Gymnodoris nigricolor Baba, 1960
In the opisthobranch kingdom we have algae eaters, sponge eaters, hydroids eaters, soft coral eaters, jelly fish eaters, egg eaters and now a fish eater. Gymnodoris nigricolor has really tipped the food chain upside down, a lowly sea slug feeding on a far more advanced species, a vertebrate, a fish.
Mary Jane has captured on film one of the most incredible opisthobranch relationships known today. Previously known only from Okinawa, where Okinawan slug site master, Bob Bolland has documented this odd couple numerous times, providing what little information we have about this species. Mary Jane's observation now expands the range to the Solomons. Mary Jane took the photo above at Wickum Island, Morovo Lagoon, Solomon Islands, Nov. 16, 2001. Her depth was about 13 meters. She found this combo of two slugs, two snapping shrimp and one goby living in a steep sand slope on the lagoon side of a small island. The sand was clean and white and extended for about 300 meters between coral reefs. There are several species of shrimp gobies in this area, with the species shown here which she has identified as Amblyeleotris steinitzi. Mary Jane shared the following with me:
"...I noticed the slug on the dorsal fin from three meters away. It was flopping from side to side as the goby waved it's dorsal fin. After shooting some pictures, I noticed the second slug on the right pelvic fin. They seem to be very firmly attached to the distal edge of the fins. The goby's behavior seemed normal and I did not see any evidence of fin damage other than where the slugs were clamped on..."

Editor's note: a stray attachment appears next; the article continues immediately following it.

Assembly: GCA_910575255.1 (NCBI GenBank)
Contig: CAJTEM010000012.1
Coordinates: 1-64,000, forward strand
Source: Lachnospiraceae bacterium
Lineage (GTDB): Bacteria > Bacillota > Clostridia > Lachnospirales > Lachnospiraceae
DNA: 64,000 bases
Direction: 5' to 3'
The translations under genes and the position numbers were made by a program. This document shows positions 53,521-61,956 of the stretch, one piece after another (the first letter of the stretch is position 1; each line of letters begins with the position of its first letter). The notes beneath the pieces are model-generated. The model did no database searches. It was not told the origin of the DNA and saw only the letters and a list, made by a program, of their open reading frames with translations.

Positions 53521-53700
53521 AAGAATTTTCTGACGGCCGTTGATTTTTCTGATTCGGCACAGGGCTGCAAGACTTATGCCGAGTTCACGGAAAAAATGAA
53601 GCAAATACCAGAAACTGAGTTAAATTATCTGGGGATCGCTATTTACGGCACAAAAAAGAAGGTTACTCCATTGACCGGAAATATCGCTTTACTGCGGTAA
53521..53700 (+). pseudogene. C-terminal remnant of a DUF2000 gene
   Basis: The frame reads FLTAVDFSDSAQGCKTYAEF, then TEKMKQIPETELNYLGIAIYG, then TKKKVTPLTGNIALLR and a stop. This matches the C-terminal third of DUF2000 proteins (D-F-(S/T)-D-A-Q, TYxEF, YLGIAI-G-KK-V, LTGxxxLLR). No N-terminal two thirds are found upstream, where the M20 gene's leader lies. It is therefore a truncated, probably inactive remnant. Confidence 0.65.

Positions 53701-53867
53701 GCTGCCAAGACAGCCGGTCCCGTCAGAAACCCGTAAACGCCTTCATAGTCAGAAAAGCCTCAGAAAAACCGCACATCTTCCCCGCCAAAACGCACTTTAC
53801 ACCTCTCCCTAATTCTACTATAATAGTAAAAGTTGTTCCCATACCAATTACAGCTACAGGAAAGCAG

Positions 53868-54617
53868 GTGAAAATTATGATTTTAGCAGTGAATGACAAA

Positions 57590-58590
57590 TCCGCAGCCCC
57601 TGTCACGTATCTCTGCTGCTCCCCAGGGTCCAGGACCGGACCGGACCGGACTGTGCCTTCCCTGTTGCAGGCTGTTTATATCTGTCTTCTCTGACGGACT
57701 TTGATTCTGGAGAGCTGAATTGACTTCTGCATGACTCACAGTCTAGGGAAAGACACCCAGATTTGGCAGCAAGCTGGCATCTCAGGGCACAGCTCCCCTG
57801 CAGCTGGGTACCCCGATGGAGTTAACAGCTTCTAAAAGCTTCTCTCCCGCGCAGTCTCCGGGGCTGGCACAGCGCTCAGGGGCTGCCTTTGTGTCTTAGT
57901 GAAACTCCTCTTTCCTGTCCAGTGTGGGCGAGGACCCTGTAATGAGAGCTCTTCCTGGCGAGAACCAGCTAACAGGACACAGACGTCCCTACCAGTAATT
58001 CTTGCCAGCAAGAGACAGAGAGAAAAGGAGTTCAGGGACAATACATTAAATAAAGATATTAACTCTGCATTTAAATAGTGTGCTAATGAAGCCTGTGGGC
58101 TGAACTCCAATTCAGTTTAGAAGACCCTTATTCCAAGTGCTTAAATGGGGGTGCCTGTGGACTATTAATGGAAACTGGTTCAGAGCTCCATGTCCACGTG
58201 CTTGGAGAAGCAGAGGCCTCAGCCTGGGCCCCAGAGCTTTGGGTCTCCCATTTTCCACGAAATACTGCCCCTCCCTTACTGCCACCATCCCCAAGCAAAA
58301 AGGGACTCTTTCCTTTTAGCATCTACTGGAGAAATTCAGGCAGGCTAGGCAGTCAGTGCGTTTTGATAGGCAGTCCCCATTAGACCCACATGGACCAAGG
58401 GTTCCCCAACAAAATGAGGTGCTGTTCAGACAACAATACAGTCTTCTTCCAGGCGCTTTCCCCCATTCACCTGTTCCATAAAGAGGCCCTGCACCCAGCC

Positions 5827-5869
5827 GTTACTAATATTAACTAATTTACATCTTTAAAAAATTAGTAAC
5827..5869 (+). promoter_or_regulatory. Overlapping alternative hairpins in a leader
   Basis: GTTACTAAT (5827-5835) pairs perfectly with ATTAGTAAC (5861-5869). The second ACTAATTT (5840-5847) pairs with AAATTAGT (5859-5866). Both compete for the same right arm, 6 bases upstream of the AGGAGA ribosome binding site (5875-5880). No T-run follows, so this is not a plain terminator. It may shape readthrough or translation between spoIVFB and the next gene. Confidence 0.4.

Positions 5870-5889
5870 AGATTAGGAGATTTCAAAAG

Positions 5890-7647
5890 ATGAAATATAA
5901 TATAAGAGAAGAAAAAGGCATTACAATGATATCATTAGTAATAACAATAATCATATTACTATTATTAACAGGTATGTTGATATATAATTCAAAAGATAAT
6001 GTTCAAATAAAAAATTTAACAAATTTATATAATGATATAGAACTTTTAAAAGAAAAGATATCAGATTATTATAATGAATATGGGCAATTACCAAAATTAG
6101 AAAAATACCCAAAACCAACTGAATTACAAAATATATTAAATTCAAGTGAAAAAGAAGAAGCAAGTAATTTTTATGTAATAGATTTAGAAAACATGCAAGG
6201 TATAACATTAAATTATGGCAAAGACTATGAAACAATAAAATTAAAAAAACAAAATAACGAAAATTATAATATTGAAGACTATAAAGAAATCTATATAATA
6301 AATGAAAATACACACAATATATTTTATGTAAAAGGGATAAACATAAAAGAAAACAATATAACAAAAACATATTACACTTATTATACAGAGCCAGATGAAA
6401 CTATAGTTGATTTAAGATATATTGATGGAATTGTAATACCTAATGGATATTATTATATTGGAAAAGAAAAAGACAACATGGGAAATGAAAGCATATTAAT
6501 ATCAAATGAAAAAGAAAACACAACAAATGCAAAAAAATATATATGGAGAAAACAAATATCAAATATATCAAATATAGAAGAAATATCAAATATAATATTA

Her observations of the of the critters ability to hold onto the goby's fin tightly is important. Gobies are fast swimmers, darting to and fro in rapid jerks. Any animal hoping to utilize this fish as a source of food needs to have a strong hold on its host. In this case the nudibranch holds on with a strong pair of jaws. This relationship appears to be parasitic, rather than symbiotic, as the goby derives no observable benefit at all from the dorid nudibranch.
Mary Jane asked me, where do individuals of Gymnodoris nigricolor hang out when not on their host, what do they eat and where do they lay their eggs. All are great questions. I don't believe the dorid has been observed on any substrate other than species of gobies, on which it lives permanently and feeds directly. You might wonder how two individuals reproduce. How do they find each other and get together, riding on the fins of this darting, bucking bronco? This would be interesting to see. Concerning their eggs, Bob Bolland and Bill Rudman show eggs masses laid in the aquarium, but no one has documented where eggs are laid in nature.
Specimens have been observed ranging up to about 8mm in length, and were found at depths to about 29meters. Bob Bolland observations indicate that the species is seasonal at Okinawa, occurring from December-January through June, with no observations July through November.
Observations and photos like these are only way we are going to learn more
about this species and its curious and interesting relationship with its
fishy host. Keep your eyes open.
Send Mary Jane mail at firstname.lastname@example.org
David W. Behrens
Pacific Coast Nudibranchs